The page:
- Senior execs unclear on procurement’s role
- Marketers sceptical of procurement’s ability to add value
- Procurement at heart of cost management changes at Lloyds
- Finance wants more control over procurement in 2012
- Procurement could use some PR
☛ Want the latest procurement and supply chain news delivered straight to your inbox? Sign up for the Supply Management Daily
20 April 2012 | Adam Leach
Almost three-quarters of CFOs think procurement has become more strategic over the past three years, citing increased supplier collaboration and the negotiation of improved discounts and rebates.
Reaching New Heights: The Dividends of Collaboration between Finance and Procurement, published by CFO Research Services and Ariba, found that of the 263 senior finance executives surveyed, 24 per cent saw procurement as much more strategic than three years ago. In addition, 49 per cent saw it as somewhat more strategic and 23 per cent said it was unchanged. Just three per cent said it was somewhat less strategic, while one per cent said it was much less so.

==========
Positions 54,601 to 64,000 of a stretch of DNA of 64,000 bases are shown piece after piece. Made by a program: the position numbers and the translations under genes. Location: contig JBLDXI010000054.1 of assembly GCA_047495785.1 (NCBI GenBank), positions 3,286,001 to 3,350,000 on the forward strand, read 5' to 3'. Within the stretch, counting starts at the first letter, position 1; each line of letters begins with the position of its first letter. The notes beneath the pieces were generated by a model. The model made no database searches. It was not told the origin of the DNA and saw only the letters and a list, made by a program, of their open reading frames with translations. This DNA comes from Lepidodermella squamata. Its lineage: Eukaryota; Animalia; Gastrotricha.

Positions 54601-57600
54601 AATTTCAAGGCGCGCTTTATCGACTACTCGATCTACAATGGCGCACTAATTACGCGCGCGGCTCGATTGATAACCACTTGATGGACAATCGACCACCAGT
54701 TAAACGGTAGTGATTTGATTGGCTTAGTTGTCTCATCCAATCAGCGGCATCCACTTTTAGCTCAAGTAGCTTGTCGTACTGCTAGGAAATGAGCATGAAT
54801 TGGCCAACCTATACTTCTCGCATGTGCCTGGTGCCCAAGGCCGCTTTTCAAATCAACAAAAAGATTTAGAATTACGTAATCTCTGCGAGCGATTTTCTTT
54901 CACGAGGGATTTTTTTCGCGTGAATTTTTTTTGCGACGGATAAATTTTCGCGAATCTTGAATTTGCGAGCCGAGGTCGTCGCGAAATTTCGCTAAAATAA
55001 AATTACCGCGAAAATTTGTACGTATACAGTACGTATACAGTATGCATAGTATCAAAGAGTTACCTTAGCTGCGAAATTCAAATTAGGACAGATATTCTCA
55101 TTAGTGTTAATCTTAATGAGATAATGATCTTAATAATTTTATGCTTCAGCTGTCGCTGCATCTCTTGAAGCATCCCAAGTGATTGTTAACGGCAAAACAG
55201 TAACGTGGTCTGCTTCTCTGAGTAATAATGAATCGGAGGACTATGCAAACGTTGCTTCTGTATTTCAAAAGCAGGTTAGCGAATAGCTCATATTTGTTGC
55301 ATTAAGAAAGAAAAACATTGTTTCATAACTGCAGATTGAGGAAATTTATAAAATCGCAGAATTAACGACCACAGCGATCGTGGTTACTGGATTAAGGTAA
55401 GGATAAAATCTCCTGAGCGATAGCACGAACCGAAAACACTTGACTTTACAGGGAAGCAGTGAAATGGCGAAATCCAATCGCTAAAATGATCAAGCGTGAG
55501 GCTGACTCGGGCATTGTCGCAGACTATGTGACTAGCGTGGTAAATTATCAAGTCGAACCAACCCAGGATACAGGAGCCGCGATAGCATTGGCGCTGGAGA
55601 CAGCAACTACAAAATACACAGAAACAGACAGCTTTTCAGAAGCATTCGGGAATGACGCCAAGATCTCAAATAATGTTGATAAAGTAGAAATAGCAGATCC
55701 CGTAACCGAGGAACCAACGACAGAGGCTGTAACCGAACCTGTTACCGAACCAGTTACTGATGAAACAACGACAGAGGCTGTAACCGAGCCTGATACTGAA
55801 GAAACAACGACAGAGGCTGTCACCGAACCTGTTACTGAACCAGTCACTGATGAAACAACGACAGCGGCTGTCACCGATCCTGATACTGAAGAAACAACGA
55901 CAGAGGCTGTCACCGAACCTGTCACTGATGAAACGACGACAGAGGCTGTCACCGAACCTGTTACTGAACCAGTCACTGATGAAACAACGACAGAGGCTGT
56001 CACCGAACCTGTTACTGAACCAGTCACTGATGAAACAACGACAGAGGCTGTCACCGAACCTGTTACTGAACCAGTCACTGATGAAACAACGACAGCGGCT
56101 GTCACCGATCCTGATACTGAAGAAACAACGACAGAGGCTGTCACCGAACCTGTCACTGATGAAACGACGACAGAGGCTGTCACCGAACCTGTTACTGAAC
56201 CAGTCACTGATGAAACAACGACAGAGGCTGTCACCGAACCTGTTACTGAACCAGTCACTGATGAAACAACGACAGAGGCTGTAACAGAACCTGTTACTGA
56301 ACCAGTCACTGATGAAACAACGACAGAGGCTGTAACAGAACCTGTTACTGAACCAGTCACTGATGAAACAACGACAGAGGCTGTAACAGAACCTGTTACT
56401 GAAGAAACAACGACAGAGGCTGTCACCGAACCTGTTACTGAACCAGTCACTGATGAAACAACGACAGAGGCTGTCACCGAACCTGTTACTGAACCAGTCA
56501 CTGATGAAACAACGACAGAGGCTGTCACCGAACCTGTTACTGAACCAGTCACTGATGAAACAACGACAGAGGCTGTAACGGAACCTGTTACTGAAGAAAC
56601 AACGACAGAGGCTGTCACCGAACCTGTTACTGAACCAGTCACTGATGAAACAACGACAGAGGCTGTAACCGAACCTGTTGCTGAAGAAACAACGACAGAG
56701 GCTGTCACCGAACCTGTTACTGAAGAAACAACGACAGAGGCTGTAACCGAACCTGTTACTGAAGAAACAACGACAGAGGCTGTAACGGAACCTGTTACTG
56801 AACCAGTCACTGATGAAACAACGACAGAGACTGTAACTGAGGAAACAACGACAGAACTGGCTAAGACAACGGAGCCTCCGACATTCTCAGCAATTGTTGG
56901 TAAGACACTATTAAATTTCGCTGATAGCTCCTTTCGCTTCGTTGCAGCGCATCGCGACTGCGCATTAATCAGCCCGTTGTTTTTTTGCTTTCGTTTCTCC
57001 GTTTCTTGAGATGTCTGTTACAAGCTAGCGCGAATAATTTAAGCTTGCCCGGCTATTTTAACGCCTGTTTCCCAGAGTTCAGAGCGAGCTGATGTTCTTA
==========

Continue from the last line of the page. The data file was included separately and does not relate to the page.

Sam Knox, senior vice-president and director of research at CFO Research Services, said in a statement: “Procurement has traditionally been recognised and rewarded solely on the basis of its cost-cutting ability. But through the productive use of automated systems, the function has been able to move beyond simply meeting savings targets to help address larger, more complex issues such as managing cash and capital, managing risks to business performance, and expanding into new markets or business lines.”
Unsurprisingly, the most important contribution by procurement identified by respondents was the improvement of process efficiencies (52 per cent). But the function’s contribution in a range of areas was cited, such as improving collaboration with suppliers (40 per cent), improving discount and rebate capture (40 per cent), increasing automation in the procurement process (39 per cent), detecting and mitigating risk (37 per cent) and strengthening the working relationship with finance (36 per cent).